3D implant saves leg

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Imagine surviving a car crash, only to be told by doctors that while your life was saved, you'd lose your leg. (KFSN)

Imagine surviving a car crash, only to be told by doctors that while your life was saved, you'd lose your leg. For one woman, the news was devastating, but then she learned of a new technology that could put her back on her feet again.

Ruth Smith-Leigh is finally feeling no pain after a car accident last year crushed her leg, breaking her shin, ankle and multiple bones in her foot.

Smith-Leigh was referred to Samuel B. Adams, MD, Orthopedic Surgeon at Duke University Medical Center.

Dr. Adams told ABC30, "It's very, very serious. Most people do end up losing their leg from this type of injury."

Smith-Leigh said, "It was a very frightening situation for me to be in at that point; frightening and almost hopeless."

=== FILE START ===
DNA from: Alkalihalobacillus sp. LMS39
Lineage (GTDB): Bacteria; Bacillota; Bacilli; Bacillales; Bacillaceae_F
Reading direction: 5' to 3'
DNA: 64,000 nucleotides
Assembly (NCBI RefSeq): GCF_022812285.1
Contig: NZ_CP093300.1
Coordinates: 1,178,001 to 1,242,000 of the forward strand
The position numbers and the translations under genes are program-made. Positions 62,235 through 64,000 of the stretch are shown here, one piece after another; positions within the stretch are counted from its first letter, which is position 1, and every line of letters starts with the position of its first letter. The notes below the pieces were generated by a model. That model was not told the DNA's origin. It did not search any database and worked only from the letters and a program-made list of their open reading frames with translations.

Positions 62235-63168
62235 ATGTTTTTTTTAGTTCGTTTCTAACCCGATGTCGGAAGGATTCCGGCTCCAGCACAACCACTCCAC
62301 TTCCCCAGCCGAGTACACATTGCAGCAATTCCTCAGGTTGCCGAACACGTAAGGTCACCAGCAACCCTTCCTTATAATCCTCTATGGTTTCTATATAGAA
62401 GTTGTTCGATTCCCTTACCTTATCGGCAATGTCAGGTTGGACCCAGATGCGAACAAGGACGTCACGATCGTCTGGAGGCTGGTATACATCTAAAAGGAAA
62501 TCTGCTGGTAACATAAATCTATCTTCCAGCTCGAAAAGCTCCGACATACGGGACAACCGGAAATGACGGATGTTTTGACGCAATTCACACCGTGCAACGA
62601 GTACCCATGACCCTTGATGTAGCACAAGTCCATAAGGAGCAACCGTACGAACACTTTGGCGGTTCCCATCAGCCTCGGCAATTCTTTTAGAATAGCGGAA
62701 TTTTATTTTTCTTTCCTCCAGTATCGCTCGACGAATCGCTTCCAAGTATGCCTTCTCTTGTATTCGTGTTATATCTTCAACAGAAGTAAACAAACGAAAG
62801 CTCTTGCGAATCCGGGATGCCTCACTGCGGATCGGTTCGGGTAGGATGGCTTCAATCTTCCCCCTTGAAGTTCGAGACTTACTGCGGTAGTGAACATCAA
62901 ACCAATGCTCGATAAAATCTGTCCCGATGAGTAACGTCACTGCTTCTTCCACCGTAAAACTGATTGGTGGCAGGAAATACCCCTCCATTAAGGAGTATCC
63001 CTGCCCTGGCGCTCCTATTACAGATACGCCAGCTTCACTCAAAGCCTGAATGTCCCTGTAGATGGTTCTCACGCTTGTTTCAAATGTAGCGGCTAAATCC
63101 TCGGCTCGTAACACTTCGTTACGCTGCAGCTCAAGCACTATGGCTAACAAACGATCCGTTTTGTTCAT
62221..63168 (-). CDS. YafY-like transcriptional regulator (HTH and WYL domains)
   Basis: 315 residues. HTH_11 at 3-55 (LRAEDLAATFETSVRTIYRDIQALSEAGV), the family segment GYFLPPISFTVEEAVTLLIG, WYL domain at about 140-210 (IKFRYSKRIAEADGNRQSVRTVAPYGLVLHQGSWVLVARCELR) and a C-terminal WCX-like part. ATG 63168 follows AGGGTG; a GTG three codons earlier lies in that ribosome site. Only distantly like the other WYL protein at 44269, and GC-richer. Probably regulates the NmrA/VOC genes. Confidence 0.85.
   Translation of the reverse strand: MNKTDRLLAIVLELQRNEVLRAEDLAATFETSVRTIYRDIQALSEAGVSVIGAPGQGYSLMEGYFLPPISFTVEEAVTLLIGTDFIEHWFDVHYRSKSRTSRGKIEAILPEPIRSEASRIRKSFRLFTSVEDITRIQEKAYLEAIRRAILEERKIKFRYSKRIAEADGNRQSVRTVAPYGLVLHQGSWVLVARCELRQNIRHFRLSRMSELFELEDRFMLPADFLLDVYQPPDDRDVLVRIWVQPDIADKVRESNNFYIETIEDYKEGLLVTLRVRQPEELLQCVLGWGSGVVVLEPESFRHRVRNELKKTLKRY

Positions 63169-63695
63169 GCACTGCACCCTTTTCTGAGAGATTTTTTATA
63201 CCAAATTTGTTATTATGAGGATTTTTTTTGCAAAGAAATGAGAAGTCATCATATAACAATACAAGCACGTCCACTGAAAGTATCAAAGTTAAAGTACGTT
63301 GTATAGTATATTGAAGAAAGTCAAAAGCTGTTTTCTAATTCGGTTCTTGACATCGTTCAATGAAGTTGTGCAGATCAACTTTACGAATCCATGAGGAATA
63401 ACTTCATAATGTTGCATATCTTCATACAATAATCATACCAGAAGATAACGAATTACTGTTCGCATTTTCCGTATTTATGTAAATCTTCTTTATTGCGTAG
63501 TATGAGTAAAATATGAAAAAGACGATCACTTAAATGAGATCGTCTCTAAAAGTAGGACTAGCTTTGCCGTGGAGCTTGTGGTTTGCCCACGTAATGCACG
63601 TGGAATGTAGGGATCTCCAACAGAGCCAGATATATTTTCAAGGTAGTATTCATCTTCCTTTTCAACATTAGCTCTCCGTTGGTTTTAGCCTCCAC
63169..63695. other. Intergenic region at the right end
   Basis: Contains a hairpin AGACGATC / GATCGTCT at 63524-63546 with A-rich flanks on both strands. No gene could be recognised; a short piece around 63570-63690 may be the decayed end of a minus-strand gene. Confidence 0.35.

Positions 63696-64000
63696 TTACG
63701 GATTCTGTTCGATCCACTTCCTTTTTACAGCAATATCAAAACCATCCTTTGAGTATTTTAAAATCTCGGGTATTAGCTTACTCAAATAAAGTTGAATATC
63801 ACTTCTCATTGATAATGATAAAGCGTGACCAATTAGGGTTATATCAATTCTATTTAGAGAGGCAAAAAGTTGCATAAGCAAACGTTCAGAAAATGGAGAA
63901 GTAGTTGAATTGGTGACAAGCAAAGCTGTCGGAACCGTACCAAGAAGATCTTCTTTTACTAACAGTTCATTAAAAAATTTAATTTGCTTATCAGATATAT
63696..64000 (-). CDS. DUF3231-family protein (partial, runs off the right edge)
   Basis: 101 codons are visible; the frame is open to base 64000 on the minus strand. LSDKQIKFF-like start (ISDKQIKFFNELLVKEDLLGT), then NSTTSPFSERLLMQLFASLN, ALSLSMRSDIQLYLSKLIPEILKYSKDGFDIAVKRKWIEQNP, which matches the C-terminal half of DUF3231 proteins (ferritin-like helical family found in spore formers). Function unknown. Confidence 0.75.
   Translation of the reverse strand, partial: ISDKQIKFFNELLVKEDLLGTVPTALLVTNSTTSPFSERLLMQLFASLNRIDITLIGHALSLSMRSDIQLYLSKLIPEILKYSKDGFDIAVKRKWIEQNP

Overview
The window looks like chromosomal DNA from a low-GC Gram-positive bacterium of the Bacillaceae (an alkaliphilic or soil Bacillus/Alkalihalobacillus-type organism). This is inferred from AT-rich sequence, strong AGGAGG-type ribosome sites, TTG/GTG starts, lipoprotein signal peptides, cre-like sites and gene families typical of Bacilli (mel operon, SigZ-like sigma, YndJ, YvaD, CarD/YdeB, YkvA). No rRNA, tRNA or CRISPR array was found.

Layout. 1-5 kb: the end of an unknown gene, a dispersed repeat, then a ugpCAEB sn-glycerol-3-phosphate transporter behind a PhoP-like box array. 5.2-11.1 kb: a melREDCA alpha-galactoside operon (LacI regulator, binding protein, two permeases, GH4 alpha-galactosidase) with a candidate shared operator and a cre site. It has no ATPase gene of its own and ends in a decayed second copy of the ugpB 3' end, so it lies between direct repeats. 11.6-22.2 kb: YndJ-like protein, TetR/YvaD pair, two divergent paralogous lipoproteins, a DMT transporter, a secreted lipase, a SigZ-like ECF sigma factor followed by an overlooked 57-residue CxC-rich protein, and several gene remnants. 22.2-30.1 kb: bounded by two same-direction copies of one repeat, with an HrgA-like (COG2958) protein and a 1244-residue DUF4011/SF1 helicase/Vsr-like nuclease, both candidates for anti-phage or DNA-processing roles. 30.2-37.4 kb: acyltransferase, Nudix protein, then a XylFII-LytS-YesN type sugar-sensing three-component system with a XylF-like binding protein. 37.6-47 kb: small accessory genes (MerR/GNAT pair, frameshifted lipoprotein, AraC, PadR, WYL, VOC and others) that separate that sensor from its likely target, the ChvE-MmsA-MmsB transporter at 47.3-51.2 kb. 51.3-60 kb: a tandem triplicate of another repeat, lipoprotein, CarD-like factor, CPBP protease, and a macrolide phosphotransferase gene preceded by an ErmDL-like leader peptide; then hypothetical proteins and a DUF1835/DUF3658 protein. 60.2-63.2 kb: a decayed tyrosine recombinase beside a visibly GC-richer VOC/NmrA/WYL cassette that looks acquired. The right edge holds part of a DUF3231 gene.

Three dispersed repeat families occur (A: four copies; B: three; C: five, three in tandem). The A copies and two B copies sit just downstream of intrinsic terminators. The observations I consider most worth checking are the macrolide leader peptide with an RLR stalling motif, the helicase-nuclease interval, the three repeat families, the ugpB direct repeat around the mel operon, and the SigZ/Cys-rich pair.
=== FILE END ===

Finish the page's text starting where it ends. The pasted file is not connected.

In the past, amputation would have been the likely outcome. But thanks to a new custom 3D printed bone implant, her leg repaired itself.

"This is a tremendous breakthrough. It gives us so many more options that we didn't have. We can make any shape and size that we want, and the 3D implant, the truss technology that's used is actually stronger than the native bone," Dr. Adams explained.

Using CT scans, Smith-Leigh's anatomy was recreated with an implant made of titanium to fit the bone.

Dr. Adams said, "Your body's bone cells love to grow into this material both on a microscopic level and because of these open pores, the bone can grow around and through it."

Eight months after surgery, Smith-Leigh told ABC30, "I returned back to work. I am now back to being a basketball and a soccer mom and just getting things back to normal," and back on her feet.

Only a handful of patients have received 3D printed bone implants in the U.S. Dr. Adams says the new technology can be used to help save the limbs of those with bone cancer or any trauma or accident, without the risk of rejection seen with traditional methods like bone grafting.

For more information on this report, please contact:

Sarah Avery
919-660-1306
Sarah.avery@duke.edu
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